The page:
In the streets of Delhi that are brimming with diverse street food vendors from chandni chowk to jama masjid, from chole bhature to gol gappas. One of the famous eateries claims Intellectual Property Rights infringement of the city’s favorite ‘Chur Chur Naan’. The Delhi High Court tries the question as to whether the phrase ‘Chur Chur Naan’ can be protected under the Intellectual Property Rights regime.
• The present case has been filed by Mr. Praveen Kumar Jain (hereinafter referred to as “the Plaintiff), against Mr. Rajan Seth & Ors. (hereinafter referred to as “the Defendant), in the High Court of Delhi (hereinafter referred to as “the Court”).
• The present case involves two outlets based in Paharganj which sell Naan and other food items. The Plaintiff claims exclusive rights in the expression `Chur Chur Naan’ against the Defendant who uses a similar expression for its outlet. The question is whether there can be any monopoly in the expression ‘CHUR CHUR NAAN’ or ‘AMRITSARI CHUR CHUR NAAN’.
• The Plaintiff has filed the present suit for permanent injunction restraining infringement of trade mark, copyright passing off, rendition of accounts etc. The trademarks over which the Plaintiff seeks injunction are ‘CHUR CHUR NAAN’, ‘AMRITSARI CHUR CHUR NAAN’ and ‘PAHARGANJ KE MASHOOR AMRITSARI NAAN’.
CONTENTIONS OF THE PLAINTIFF
• The Plaintiff contended that it has applied for/ obtained registration of various trademarks including ‘CHUR CHUR NAAN’ and derivatives thereof. Two marks applied for by the Plaintiff namely ‘CHUR CHUR NAAN’ and ‘AMRITSARI CHUR CHUR NAAN’ are registered.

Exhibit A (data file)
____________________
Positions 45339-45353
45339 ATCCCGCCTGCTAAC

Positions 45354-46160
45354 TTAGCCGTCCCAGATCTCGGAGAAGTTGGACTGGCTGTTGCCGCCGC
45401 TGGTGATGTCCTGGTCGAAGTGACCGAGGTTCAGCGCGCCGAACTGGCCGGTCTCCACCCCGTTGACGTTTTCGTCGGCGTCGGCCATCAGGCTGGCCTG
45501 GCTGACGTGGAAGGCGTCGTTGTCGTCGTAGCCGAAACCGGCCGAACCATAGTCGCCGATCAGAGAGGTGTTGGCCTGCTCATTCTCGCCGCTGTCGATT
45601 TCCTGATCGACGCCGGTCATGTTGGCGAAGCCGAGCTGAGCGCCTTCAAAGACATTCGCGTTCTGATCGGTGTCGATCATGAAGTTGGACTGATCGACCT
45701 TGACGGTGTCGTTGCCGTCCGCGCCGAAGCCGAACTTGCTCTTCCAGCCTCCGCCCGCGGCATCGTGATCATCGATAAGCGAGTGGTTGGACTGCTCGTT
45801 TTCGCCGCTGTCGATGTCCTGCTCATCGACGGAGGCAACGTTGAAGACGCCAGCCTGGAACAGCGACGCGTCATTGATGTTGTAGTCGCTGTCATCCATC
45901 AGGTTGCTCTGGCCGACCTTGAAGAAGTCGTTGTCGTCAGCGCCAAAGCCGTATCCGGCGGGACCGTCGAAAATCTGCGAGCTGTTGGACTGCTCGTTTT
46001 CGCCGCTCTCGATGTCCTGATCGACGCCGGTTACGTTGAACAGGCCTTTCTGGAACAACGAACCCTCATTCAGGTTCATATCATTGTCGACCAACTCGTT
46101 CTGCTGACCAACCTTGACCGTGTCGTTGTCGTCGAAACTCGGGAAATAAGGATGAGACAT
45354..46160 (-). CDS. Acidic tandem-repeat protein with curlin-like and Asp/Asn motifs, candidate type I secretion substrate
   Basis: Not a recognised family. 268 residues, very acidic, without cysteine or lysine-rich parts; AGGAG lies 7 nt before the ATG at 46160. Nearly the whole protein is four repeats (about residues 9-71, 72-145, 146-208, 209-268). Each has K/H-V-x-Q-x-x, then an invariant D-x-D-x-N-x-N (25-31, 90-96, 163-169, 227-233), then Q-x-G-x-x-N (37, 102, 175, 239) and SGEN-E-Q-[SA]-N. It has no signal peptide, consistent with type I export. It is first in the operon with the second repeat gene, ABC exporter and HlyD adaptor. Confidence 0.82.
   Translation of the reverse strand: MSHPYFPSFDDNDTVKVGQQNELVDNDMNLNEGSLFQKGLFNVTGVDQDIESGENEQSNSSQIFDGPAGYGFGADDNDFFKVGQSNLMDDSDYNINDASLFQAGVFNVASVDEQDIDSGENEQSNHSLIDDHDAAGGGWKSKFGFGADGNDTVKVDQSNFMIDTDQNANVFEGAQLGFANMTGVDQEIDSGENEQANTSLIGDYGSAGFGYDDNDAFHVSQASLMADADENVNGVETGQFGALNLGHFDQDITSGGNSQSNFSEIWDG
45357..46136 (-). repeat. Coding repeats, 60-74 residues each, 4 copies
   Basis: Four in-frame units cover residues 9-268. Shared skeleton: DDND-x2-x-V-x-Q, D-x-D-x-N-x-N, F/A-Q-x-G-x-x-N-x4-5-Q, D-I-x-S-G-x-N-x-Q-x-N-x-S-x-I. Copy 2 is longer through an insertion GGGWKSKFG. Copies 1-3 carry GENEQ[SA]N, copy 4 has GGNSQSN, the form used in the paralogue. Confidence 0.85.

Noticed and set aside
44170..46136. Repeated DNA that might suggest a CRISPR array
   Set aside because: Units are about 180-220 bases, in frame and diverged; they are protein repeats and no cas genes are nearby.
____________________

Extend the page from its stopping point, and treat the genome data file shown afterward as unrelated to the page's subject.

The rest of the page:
• The Plaintiff further contended that the trademarks of the Plaintiff being registered, the Plaintiff enjoys exclusive rights under Sections 28 and 29 of the Trade Marks Act, 1999 (‘Act’).
• The Plaintiff while relying upon several judgments namely in Automatic Electric Limited v. R.K. Dhawan & Anr. 77(1999) DLT 292 (hereinafter referred to as, “Automatic Electric”) and The Indian Hotels Company Ltd and Ors. v. Jiva Institute of Vedic Science and Culture 2008 (37) PTC 468 (Del) (hereinafter referred to as, “Jiva Institute”), contended that since Defendants themselves having applied for the registration of the mark ‘PAHARGANJ KE MASHOOR CHUR CHUR NAAN‟, they are estopped from claiming that the expression ‘CHUR CHUR NAAN‟ is generic and descriptive.
• Plaintiff contended that it enjoys enormous reputation and this is evident from the fact that the Plaintiff has been covered on television channels as Paharganj Ke Mashoor Chur Chur Naan and the said fact shows that the Plaintiff is entitled to an injunction owing to the extensive goodwill which it enjoys.
• The Plaintiff further submitted that various marks such as ‘EENADU’ and ‘PAKWAN’ which are also descriptive have already been protected by Courts.
• In lieu of the above the Plaintiff sought an injunction against the Defendant Nos.1 and 2 from using the name ‘PAHARGANJ KE CHUR CHUR NAAN’ and ‘AMRITSARI CHUR CHUR NAAN’
CONTENTIONS OF THE DEFENDANT
• The Defendant submited that there are a large number of outlets which use the name ‘CHUR CHUR NAAN‟. It was further submitted that the trademarks of the Plaintiff are liable to be rectified as they lack basic distinctiveness.
• The Defendant also contended that ‘PAHARGANJ KE MASHOOR CHUR CHUR NAAN‟ is completely descriptive, no monopoly can be granted to such descriptive/generic expressions.
• The Court while recognizing that the Plaintiff did have registration for the mark ‘CHUR CHUR NAAN’ and ‘AMRITSARI CHUR CHUR NAAN’ and in lieu of the same enjoys protection under Section 28 of the Trademark Act, however these rights are subject to some exceptions carved out in the Act. . Under section 35 of the Act if there is bona fide description of the character or the quality of the goods or services, there cannot be infringement of a registered trademark. Section 35 reads as under: -